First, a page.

Nighttime launches: where to watch ‘em
Tomorrow night at 8:08 p.m., you have the chance to see something breathtaking: a nighttime launch of a Delta IV rocket, which will be carrying GPS satellites for the U.S. Army. If you’ve never taken in a dark sky launch, you’re missing out on something pretty awesome. Yeah, we know the word “awesome” gets thrown around a lot, but this time we really mean it.
It’s a challenge to get the best view of a launch here in Orlando, what with the city lights and trees and other inferences, so we put together a list of the best places (within an hour-ish) to catch this and all other launches from Kennedy Space Center. So, pick a spot, pack a picnic and some bug spray and watch the sky light up.
Kennedy Space Center Visitor Complex
This one’s a no brainer. Of course, you’ll have to pay for the privilege of being so close to the action, but it’s no more than a regular day of park admission ($50 for adults.) Plus, you can check out all the other kick-ass space stuff the park offers, like the Shuttle Launch Experience and Exploration Space.
Space View Park
Located in Titusville, the name of this park really says it all. Sit on the riverfront and you’ll get an unobstructed view of the launch pads, which are located 15 miles across the river. Bonus: Visitors to this park can listen in on a live audio feed directly from the NASA control room.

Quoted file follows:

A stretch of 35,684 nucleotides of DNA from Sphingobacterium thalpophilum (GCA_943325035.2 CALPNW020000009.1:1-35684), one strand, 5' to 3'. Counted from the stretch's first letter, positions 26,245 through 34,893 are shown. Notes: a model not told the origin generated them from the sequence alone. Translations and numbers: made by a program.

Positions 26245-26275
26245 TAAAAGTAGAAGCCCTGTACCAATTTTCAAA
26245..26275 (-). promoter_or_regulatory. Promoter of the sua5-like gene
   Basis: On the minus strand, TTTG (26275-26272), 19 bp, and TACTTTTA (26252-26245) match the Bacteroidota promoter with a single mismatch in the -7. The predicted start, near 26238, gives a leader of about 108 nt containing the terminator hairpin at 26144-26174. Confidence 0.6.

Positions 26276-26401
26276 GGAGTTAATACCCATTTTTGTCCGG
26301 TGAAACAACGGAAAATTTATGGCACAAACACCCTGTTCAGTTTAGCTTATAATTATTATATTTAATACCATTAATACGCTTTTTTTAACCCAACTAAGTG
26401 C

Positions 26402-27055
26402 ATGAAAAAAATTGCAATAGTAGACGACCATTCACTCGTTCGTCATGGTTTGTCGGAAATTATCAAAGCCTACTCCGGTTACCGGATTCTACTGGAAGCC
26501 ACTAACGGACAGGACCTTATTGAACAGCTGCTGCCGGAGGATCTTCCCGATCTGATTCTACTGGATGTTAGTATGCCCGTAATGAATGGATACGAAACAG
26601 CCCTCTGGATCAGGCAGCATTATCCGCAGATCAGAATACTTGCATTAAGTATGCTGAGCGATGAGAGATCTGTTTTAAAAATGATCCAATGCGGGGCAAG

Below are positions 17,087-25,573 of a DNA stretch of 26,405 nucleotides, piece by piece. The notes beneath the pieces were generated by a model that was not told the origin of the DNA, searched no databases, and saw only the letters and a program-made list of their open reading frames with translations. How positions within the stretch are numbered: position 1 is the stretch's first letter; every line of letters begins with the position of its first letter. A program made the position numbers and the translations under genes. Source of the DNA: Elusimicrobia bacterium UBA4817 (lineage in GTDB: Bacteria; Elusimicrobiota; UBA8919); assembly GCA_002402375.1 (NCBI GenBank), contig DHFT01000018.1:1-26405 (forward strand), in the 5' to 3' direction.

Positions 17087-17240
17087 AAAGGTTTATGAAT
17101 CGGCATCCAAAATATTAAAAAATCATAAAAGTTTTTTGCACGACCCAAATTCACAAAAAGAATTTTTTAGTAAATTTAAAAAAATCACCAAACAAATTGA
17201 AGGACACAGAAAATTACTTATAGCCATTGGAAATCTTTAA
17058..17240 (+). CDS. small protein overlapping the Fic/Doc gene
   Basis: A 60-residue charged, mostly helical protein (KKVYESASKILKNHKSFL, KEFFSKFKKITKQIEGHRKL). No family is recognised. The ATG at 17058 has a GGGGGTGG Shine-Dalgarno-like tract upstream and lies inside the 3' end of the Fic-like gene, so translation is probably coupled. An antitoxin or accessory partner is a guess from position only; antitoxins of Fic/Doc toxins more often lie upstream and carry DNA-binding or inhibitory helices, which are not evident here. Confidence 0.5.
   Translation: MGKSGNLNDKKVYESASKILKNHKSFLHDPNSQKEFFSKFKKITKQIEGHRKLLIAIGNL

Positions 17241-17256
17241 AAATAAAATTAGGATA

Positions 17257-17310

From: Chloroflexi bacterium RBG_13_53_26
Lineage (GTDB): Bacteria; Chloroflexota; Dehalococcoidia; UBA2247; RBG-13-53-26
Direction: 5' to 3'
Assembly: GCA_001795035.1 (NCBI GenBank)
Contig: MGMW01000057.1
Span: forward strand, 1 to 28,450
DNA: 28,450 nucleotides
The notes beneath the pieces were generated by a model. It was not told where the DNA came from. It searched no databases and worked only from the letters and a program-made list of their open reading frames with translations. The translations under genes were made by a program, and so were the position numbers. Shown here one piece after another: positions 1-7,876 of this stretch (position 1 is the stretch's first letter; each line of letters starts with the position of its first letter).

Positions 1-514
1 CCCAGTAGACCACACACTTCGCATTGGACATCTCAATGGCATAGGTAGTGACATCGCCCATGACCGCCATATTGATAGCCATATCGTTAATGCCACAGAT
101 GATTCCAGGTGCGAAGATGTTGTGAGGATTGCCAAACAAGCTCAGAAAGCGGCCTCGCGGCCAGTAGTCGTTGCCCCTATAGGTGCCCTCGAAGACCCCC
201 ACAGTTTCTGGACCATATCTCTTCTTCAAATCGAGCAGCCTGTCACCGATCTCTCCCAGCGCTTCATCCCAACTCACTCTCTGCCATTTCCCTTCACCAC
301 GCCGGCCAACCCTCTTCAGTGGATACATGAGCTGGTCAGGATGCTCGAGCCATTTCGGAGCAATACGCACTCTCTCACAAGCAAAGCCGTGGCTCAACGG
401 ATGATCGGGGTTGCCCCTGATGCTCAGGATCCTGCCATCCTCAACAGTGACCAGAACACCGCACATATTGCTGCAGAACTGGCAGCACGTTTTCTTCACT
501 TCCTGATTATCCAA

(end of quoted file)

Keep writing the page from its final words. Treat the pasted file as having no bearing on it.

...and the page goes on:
SR 528, aka the Beachline
This one’s for you lazy rocket watchers. Just drive east on the Beachline Expressway and when you pass Merritt Island, pull over. Watch the launch, then get off at the next exit, turn around and head home.
The Cocoa Beach Pier
It’s best to do this one before the historic pier changes forever. This is a no picnic required launch viewing spot, as there are restaurants and bars dotting the pier. Our recommendation? Hit the tiki hut at the end of the pier, indulge in a freezy drink and wait for the magic, er, science to happen.
Max Brewer Bridge
At the end of SR 406/Garden St. in Titusville lies a killer spot to view nighttime launches. On launch days, they close the bridge to vehicle traffic, so pedestrians can safely watch the rockets. Parking can be a bitch, though, so be sure to head over there early.
At Port Canaveral, you’ve got your choice of bars to drink at while you wait for the launch. Oh, and there’s some pretty tasty seafood, too, if you need to lay down a base for all those drinks you plan to nurse. Show up at about 4:30, and you’ll also have time to settle in and watch the cruise ships leave port. You’ve never seen tiny-ant-looking people waving goodbye so hard.